Everyone knows what entrepreneurship means, but another term has emerged to embody a similar spirit with a different execution: Intrapreneurship. An intrapreneur is an individual who thinks and acts entrepreneurially at their present job. Without leaving to start their own business, this person is effecting change in their company through new projects and initiatives that drive growth and innovation for the betterment of the individual, the team, and the company at large.
Why do people choose to become intrapreneurs at their companies? It might be due to a dissatisfaction with their current responsibilities or a lack of passion for their work. Intrapreneurship is a way to boost creativity and morale and find new purpose within an organization. But not all intrapreneurs are unhappy with their jobs; often, people choose to act to launch new projects they think will benefit the organization and push it in new and exciting directions. It’s often the most passionate and committed employees who take on these qualities and make intrapreneurial moves to benefit the company. Intrapreneurship can also bolster an employee’s influence and authority in their current position and help them stand out for raises and promotions down the road.
If you’re interested in becoming an intrapreneur at your company, here are a couple tips to get you started.
Spot Areas that Could Use Improvement
The fastest route to intrapreneurship is understanding the holes and deficiencies at your company and moving to fill in the gaps. As an employee, you know better than anyone what problems you and your team face and would have the most logical solutions for a fix. Let’s say you’re frustrated with the present QA process at your organization and have an idea for how you can make it smoother. Sketch out the plan for how you envision an ideal system for tests and bring it to your supervisor.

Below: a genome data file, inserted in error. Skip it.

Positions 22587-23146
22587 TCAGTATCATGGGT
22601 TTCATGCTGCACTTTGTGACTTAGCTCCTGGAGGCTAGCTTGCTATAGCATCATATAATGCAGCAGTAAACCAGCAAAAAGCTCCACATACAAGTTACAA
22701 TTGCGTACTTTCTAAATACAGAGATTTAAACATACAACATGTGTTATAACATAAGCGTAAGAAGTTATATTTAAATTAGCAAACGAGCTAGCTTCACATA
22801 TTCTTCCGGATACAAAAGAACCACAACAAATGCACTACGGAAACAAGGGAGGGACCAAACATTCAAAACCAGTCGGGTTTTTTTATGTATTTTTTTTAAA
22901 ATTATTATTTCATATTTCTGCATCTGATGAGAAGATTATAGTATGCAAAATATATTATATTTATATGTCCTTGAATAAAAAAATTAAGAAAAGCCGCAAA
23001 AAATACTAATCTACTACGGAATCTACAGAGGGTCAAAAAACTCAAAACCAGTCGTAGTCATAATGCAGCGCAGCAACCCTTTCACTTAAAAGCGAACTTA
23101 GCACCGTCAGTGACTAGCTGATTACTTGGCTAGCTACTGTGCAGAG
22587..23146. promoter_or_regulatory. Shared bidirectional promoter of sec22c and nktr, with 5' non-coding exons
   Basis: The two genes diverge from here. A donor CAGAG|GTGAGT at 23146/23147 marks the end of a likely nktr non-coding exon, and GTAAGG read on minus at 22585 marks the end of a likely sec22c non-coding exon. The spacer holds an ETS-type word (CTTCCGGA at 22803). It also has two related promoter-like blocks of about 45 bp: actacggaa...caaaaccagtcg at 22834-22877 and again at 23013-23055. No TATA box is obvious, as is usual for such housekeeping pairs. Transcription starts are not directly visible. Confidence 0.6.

Be candid about the pros and any cons, but most importantly, explain why your process is superior to the one currently in place. In this way, you’re working to streamline an existing process in a creative way to make the organization more efficient. If your team adopts your system, you can say on your resume, in future interviews, and in performance reviews and promotion opportunities that you improved your team’s productivity by acting intrapreneurially.
Workshop Your Ideas
If you have a great idea for a new service or feature your team or company should offer, be sure to discuss it with your peers. You may think it’s innovative and useful for your customers, but they may have a different opinion. Your co-workers could find it too costly or niche to fit a real market need. Hearing feedback, both positive and negative, can only help you develop your idea further and iterate. Take their feedback to heart and integrate it into your brainstorming.
Once you’ve reached a point where you’re confident in the idea and believe it’s feasible, useful, and potentially profitable to your company, take it to your supervisor. If they love it, then you’ve created a new full-time or side project to work on or even a new revenue stream. If they don’t, then you’ve demonstrated an interest in making the company better through acting intrapreneurially in your position.
Find Support Within Your Organization
Like entrepreneurship, intrapreneurship can get lonely considering you’ll probably be working on your concept by yourself. That’s why it’s important to find support at your company. If someone like a supervisor believes in you and your ideas, you’ll be much more likely to feel motivated to pursue them.
Working at a company that clearly prioritizes freedom to create for employees can inspire innovation and an intrapreneurial spirit, helping developers go after their ideas for how they can improve their company from the inside out. Find someone who believes that you can make a difference at your company, either a mentor, work friend, or supervisor, to help encourage you on when you both believe that your idea can benefit the work your organization is doing.
Whether you’re looking for some new inspiration at work, interested in pursuing an idea to help your company, or trying to get noticed by management, acting intrapreneurially at your organization can only help you as an employee where you are now and make you more marketable when looking to switch jobs.
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